Plaintiff argued that the proper analysis under the Anti-SLAPP Statute was whether the principal thrust of the claims arose from protected speech. The thrust of his claims were that defendants should have kept their promise and not disclosed his identity. While not disputing that the television program discussing gang-related activity is "in connection with a public issue or an issue of public interest," plaintiff argued that the disclosure of his identity was not, and had defendants concealed his identity, as they had with two other interviewees in that episode, the protected content of the program would not have been affected. The court acknowledged that defendants' television show about gang violence – a generally protected activity – “lurk[ed] in the background” of plaintiff's claims, but held that background activities don’t define the "principal thrust" of the claim for relief.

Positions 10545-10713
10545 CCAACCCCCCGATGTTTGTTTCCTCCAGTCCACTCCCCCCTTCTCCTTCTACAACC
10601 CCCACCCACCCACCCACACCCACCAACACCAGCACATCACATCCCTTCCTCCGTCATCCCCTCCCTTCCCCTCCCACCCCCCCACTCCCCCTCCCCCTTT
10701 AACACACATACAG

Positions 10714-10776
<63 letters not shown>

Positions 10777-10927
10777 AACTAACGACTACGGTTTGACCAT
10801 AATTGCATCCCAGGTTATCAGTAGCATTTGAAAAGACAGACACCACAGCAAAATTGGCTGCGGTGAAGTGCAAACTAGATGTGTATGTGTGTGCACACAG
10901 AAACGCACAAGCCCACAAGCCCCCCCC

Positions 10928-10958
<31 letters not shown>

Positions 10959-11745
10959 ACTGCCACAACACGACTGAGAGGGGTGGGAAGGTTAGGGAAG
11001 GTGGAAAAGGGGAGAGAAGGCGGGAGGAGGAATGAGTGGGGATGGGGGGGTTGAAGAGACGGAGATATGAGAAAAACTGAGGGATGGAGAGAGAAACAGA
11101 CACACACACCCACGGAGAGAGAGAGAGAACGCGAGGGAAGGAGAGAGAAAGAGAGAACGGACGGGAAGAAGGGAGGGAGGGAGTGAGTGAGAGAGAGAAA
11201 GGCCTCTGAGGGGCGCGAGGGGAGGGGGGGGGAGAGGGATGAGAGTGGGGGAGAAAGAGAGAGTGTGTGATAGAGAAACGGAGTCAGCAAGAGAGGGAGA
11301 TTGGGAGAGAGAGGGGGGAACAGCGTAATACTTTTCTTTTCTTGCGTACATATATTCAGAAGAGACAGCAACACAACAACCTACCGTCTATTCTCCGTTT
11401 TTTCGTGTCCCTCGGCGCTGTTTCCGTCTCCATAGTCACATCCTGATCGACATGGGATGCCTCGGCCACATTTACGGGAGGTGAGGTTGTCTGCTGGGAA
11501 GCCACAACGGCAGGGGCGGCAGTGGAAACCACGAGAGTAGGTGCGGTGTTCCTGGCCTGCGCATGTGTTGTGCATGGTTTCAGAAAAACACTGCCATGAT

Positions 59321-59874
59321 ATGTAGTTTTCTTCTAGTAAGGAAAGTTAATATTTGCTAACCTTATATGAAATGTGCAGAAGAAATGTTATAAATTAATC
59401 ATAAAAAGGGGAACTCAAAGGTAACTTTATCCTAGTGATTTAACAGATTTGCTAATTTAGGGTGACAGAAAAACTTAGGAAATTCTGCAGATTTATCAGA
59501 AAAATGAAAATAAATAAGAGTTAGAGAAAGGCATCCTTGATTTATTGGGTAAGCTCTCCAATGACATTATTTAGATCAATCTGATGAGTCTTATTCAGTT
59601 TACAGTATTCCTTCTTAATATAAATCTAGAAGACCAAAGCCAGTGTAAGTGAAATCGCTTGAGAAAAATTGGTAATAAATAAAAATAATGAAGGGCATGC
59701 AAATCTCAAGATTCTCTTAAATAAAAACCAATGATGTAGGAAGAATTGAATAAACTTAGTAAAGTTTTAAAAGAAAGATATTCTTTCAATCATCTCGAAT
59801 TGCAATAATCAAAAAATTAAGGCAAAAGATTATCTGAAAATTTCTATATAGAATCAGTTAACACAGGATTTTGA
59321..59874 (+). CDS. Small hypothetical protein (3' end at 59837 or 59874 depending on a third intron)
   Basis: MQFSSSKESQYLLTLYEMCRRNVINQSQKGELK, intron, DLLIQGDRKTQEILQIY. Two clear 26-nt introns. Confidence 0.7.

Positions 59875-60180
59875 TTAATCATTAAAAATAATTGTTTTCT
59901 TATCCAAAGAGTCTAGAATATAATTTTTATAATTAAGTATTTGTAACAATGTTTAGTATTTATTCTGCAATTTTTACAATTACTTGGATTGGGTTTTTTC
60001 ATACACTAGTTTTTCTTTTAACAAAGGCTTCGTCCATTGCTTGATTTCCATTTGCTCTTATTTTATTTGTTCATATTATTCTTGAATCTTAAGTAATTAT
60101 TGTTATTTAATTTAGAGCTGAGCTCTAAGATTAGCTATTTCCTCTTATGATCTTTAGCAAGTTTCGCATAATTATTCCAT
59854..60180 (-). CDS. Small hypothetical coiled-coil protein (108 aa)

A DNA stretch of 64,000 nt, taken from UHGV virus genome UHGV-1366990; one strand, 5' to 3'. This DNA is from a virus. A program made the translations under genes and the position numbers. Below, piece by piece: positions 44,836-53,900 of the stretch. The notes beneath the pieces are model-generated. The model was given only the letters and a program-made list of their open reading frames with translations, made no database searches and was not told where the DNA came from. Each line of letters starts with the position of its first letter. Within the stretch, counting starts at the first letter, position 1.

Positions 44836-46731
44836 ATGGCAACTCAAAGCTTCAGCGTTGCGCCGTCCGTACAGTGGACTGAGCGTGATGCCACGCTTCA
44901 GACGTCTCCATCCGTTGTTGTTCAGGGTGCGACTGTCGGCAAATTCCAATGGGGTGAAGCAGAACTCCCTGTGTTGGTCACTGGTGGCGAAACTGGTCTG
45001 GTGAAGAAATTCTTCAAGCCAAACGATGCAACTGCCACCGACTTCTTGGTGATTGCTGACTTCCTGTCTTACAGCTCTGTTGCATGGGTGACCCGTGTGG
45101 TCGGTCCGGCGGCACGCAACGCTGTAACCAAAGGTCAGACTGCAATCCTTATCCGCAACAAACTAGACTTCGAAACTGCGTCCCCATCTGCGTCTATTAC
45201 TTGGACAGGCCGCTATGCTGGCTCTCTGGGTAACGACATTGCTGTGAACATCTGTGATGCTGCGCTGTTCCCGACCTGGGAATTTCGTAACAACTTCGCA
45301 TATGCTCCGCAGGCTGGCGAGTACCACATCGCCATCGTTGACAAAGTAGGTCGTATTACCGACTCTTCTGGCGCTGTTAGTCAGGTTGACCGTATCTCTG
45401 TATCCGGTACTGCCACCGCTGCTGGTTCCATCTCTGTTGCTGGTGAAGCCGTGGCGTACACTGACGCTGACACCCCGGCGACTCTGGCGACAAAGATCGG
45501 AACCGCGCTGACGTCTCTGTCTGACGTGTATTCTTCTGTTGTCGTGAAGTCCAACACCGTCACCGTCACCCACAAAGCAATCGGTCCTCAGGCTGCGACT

The court rejected defendants' argument that a broad reading of the statute required that "any communicative activity” would be protected, reasoning that to so hold would be contrary to the California legislature's intent and would “prop open floodgates that would drown the courts in the waters of anti-SLAPP litigation.”